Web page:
Coronary embolizations are performed with the chest closed using polystyrene latex microspheres (Polysciences, Warrington, PA) as we have described.16 Microspheres are normally available in 5-ml vials containing deionized water with 2.5% solid by volume. Each milliliter of solution contained approximately 25,000 particles. The particle diameter ranges between 77 and 102 pm. Microspheres are warmed to body temperature, mixed thoroughly on a vortex agitator, and delivered by bolus injection into the coronary artery within 10 seconds of agitation. Embolizations are performed a minimum of 1 week apart. A total of three to nine embolizations are normally performed in each animal. The first three embolizations consist of ~2 ml of microsphere suspension injected sub-selectively into either the left anterior descending or left circumflex coronary artery in an alternating fashion.16 Subsequent embolizations consist of 3-6 ml of microspheres divided equally between the left anterior descending or left circumflex coronary artery. Embolizations are discontinued when LV ejection fraction is approximately 35%. Aortic and LV pressures are measured at baseline and during each subsequent cardiac catheterization using catheter-tip micromanometers (Millar Instruments, Houston, TX). In addition to LV end-diastolic pressure (LVEDP), the peak rate of change of LV pressure during isovolumic contraction (peak LV +dP/dt) and relaxation (peak LV -dP/dt) are derived from the LV pressure waveform using a resistance- capacitance analog differentiator. Pulmonary artery (PA) pressure, pulmonary artery wedge pressure (PAWP), and right ventricular (RV) and right atria1 (RA) pressures were measured at baseline and at various times thereafter but less frequently than left-sided hemodynamics. Right-sided pressures were measured using a Swan-Ganz catheter in conjunction with a P23 XL pressure transducer (Spectramed, Oxnard, CA). Cardiac output was measured in triplicate using the thermodilution method. Systemic vascular resistance was calculated as the difference between mean aortic pressure and mean RA pressure times 80 divided by cardiac output. Total pulmonary resistance was calculated as the ratio of mean PA pressure to cardiac output times 80.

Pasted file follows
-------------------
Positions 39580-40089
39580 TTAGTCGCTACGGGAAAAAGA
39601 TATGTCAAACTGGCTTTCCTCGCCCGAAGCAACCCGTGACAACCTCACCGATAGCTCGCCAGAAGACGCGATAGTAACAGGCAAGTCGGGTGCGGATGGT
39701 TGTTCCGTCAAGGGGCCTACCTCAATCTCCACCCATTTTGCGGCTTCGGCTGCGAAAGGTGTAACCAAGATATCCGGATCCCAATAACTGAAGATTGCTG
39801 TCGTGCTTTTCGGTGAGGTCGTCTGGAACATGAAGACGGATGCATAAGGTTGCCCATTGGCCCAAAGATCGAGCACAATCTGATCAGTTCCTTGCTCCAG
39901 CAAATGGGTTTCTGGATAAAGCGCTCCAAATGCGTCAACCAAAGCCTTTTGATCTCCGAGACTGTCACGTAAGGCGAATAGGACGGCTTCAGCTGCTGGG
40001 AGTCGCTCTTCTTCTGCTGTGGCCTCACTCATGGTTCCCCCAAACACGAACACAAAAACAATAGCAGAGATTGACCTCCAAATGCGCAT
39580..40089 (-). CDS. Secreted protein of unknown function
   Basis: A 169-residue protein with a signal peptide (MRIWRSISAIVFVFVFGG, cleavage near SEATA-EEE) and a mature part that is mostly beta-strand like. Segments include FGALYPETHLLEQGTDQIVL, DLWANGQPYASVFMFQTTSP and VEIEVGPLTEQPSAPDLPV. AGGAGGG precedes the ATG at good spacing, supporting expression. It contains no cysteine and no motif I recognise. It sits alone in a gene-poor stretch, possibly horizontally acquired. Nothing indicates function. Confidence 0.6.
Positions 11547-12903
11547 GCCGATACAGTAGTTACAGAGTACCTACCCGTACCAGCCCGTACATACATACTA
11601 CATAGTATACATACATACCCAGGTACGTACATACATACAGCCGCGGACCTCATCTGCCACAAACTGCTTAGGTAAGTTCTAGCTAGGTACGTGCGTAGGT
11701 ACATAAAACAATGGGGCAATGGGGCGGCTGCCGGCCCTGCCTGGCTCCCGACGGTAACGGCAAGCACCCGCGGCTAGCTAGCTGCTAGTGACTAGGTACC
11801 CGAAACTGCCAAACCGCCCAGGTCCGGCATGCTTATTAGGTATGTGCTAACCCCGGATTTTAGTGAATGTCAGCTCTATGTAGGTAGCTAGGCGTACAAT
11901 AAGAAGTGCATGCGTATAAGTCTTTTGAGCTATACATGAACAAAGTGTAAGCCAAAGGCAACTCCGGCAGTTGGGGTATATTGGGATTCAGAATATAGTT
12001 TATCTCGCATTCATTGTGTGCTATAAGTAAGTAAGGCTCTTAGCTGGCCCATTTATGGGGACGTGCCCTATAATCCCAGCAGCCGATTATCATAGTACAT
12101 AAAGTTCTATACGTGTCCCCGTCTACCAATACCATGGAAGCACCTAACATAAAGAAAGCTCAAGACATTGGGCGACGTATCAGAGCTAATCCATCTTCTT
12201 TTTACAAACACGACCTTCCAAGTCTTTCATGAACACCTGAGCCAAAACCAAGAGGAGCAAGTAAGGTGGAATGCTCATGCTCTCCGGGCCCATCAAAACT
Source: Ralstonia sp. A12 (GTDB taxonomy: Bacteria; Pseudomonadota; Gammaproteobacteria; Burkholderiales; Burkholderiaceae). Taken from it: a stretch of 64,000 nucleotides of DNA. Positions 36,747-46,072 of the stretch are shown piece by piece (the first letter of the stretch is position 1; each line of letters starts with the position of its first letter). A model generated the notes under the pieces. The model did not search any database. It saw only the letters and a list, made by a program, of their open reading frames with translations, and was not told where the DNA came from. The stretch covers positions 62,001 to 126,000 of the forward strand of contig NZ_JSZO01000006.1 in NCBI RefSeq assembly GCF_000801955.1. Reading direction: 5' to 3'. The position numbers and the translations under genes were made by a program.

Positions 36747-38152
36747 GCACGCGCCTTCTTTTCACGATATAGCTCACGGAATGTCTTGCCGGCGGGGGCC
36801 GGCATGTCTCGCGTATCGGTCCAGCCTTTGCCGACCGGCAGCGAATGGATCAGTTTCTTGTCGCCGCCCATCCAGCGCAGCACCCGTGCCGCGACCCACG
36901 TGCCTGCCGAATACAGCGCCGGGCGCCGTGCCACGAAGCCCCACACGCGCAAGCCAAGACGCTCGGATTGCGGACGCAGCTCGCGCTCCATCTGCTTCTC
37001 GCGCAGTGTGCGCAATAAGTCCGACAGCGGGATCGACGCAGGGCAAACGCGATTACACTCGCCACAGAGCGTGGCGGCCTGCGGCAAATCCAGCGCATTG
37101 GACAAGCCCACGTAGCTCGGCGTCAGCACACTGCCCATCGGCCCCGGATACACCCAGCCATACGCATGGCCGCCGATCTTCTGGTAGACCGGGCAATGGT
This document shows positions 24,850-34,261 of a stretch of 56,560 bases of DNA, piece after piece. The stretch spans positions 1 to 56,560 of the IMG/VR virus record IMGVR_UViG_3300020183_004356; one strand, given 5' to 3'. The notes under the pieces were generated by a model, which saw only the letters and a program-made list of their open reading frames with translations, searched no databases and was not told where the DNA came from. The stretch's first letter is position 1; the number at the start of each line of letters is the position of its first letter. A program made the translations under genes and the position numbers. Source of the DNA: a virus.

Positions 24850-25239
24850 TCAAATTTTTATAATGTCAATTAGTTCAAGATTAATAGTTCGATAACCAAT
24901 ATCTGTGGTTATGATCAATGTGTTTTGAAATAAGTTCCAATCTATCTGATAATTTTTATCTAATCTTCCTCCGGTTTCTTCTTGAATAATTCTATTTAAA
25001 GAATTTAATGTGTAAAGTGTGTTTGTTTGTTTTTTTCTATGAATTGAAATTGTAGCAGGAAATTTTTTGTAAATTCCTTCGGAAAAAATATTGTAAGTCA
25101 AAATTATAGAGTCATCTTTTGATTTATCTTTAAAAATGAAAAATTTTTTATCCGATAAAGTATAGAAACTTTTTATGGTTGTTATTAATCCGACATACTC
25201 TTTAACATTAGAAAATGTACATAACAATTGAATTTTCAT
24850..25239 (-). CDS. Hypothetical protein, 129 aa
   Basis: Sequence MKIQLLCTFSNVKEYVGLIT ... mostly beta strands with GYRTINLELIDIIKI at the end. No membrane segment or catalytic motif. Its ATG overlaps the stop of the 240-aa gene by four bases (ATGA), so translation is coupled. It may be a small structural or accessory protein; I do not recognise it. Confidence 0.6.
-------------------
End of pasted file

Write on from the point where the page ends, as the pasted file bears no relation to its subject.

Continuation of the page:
These drugs are given IV as needed: potassium chloride (20-40mEq = 10-20mL), calcium chloride (0.5-1.0gm = 5-10mL), magnesium chloride (0.5-2gm = 1-4mL), sodium bicarbonate (5-50mEq = 5-50mL), phenylephrine (0.1-1mg = diluted in saline = 0.1-1.0mL), dobutamine (as a drip to effect 0.125mg/mL = 5-50mL/hr). During the surgical procedures arterial blood samples (0.5-3.0mL) may be collected to evaluate blood gas and electrolyte status.